He added that as part of the bank’s financing framework, the CBN would continue to facilitate the funding of maize farmers and processors through the ABP commodity association, private/prime anchors, and state governments, Maize Aggregation Scheme (MAS) as well as the Commercial Agricultural Credit Scheme (CACS).

Meanwhile, a report by Washington Post has stated that surging food prices had put staple meals out of the reach of a lot of Nigerians. It also cited the situation in some other countries.

It noted that at Nyanya Market, near Abuja, the price of the rice that forms the base for the dish went up by 10 per cent.

“A small tin of tomatoes 29 per cent costlier. And the onions? Their price jumped by a third, according to a Nigerian research firm.

“In Russia, an increase in pasta prices left President Vladimir Putin boiling. In India, it’s cooking oil, and in Lebanon, bread. In meat-loving Argentina, the cost of some cuts of beef has doubled, and beef consumption is at an all-time low.

“The issue has made headlines the world over, including in the United States, where inflation has climbed to five per cent, the highest level in 13 years.

“Even relatively well-off people complain about how food prices are seemingly on an unstoppable tear,” the report quoted Feyi Fawehinmi, a Nigerian author and analyst based in Britain, to have said.

The United Nations Food and Agriculture Organisation said its food price index, which measures the global price of select foods, had in May hit highs not seen since 2011, up 40 per cent year-on-year.

A variety of factors are to blame, including a surge in orders from China, fluctuating oil prices, a sliding U.S. dollar, and looming above all: the pandemic, and in some places, reopening.

But experts said in the face of growing populations, globalisation and climate change, higher prices might not be a blip.

“This is telling us something about the global food system not being adequate,” said Cullen Hendrix, a professor at the University of Denver and senior fellow at the Peterson Institute for International Economics.

Around the world, the way people eat could change, the report noted.
SBM Intelligence has been tracking the prices of ingredients for jollof rice in Nigeria since 2015, in a “Jollof index” that factors in the price of turkey, chicken, beef, seasoning, rice, tomatoes, onions and others.

In its latest quarterly report, the company announced that it had tracked an increase of 7.8 per cent in the Jollof index between March 2020 and March 2021. But the price increases were unevenly spread.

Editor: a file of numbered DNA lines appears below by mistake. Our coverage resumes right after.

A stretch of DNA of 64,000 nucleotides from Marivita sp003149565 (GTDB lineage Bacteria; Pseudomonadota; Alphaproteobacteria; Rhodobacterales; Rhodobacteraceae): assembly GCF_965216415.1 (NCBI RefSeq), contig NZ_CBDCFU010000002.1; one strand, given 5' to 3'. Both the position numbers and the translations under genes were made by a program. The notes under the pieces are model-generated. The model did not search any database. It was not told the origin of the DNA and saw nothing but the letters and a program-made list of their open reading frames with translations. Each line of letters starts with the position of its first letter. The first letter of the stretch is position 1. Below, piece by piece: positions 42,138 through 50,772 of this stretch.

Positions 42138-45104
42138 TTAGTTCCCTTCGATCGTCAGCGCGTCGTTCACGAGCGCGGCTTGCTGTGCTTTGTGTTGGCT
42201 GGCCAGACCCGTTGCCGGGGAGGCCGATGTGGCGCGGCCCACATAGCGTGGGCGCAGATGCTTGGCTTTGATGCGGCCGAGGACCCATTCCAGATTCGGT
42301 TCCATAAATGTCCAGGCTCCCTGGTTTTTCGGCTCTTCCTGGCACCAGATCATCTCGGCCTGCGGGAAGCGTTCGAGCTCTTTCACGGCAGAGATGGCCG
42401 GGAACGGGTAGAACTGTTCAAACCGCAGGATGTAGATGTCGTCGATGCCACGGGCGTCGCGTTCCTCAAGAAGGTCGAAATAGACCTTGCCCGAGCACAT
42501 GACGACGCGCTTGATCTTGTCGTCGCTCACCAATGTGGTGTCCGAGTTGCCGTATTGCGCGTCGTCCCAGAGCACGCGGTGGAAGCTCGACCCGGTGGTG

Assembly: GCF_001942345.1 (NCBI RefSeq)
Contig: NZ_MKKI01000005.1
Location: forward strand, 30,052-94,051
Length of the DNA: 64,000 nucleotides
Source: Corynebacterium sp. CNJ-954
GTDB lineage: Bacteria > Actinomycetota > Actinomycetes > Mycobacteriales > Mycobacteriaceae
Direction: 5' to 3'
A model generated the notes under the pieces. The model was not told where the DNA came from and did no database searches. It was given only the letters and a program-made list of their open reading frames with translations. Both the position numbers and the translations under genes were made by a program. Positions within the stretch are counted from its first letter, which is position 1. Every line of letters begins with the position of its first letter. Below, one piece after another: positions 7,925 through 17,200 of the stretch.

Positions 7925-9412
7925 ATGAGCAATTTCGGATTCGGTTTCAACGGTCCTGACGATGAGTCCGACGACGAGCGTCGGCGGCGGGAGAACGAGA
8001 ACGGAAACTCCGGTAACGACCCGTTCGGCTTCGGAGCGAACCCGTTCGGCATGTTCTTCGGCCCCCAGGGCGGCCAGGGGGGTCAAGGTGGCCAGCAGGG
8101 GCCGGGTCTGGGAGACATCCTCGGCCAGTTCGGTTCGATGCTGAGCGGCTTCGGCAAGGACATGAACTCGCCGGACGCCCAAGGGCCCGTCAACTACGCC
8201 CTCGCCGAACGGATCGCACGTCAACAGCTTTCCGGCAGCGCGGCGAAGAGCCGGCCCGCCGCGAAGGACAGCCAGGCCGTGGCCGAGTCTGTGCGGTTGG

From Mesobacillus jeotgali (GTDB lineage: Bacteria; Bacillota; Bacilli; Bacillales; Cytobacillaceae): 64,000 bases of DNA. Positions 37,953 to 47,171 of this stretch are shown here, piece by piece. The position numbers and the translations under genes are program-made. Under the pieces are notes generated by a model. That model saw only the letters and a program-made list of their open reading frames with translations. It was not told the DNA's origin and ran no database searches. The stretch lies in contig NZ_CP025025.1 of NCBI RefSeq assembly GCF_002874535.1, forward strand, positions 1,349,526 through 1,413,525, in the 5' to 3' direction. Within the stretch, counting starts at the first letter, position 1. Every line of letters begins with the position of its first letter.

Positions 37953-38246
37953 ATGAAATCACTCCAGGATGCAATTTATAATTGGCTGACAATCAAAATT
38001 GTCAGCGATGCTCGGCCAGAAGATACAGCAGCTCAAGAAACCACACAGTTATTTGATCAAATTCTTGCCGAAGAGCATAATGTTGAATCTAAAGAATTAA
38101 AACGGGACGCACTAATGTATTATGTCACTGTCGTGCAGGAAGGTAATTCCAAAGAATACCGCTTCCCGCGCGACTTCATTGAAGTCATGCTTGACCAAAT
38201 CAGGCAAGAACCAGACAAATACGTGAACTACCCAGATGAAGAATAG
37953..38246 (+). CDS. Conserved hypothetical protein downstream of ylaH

Although a few markets saw small declines, others, such as Nyanya, saw the price of a potful jump by nearly 16 per cent. In Lagos, the cost of a bag of onions at a market doubled as producers complained of heists targeting the valuable vegetable.

Fawehinmi said the problem has only become worse. “I have had people I would never have expected ask me for money to buy food recently,” he said.

Nigeria has struggled economically over the past year, with low global oil prices hurting one of its key exports. Unemployment hit 33 per cent in 2020, while inflation has reached more than 18 per cent for the past two months.

And “militias have taken over major farmlands and key agricultural transport corridors” in northern states, said Ese Oikhala, a researcher with SBM Intelligence.

Other factors include border closures during the pandemic, designed to stop the smuggling of goods including rice, and the devaluation of Nigeria’s currency, the naira.

The World Bank recently warned that high food prices could force seven million Nigerians into poverty and food prices have become a rallying cry for grass-roots opposition leaders.

The FAO’s food index price last hit this high in 2011. Some analysts have linked sharply rising bread prices in countries including Egypt and Syria to the unrest that took place during the Arab Spring.

But the relationship between international food prices and unrest is affected by numerous factors. Global prices, like the FAO index tracks, and the price that a consumer pays are rarely in sync.